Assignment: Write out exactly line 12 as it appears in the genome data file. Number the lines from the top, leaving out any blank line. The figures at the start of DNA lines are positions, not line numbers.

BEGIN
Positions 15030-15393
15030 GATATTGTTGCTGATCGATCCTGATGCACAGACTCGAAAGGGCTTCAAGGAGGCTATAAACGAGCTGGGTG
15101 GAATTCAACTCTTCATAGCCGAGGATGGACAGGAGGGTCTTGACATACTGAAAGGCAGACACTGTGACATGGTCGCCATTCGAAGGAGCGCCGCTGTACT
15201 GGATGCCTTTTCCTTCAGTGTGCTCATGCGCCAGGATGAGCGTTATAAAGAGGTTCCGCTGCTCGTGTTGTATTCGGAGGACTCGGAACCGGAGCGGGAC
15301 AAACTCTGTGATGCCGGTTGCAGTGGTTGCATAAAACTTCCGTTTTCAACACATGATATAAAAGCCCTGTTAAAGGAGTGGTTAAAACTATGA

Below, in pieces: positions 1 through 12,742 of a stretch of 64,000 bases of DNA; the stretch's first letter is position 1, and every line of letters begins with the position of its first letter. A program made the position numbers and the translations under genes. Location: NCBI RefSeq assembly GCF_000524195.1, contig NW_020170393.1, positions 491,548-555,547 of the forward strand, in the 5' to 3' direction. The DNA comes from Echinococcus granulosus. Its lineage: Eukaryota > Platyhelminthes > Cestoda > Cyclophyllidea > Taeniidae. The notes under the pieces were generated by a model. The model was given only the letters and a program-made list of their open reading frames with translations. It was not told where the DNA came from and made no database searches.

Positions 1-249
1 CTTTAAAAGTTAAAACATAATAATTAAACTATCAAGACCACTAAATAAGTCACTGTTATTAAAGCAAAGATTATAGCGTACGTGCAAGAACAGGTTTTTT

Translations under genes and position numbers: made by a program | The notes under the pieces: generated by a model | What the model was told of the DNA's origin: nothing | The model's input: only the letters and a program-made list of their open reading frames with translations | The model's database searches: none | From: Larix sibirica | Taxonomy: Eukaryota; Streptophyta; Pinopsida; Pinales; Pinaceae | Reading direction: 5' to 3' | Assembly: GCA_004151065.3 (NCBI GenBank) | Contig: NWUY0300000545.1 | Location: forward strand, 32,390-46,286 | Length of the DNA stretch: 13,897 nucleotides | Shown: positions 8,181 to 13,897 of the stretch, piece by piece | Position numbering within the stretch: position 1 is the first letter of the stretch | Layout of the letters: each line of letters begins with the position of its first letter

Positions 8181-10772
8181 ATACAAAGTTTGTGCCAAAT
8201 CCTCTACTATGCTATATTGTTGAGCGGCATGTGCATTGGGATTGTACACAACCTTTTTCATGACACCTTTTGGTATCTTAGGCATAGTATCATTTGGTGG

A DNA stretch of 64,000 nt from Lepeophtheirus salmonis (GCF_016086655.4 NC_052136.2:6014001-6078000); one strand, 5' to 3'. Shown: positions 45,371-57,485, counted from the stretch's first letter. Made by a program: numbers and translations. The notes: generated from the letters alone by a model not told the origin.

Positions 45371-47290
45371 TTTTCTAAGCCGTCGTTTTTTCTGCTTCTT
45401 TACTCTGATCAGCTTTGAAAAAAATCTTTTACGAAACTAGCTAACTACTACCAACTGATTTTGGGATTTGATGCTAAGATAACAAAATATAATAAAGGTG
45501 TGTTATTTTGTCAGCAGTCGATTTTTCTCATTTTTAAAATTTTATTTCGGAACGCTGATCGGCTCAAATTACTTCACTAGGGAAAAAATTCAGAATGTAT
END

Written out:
8201 CCTCTACTATGCTATATTGTTGAGCGGCATGTGCATTGGGATTGTACACAACCTTTTTCATGACACCTTTTGGTATCTTAGGCATAGTATCATTTGGTGG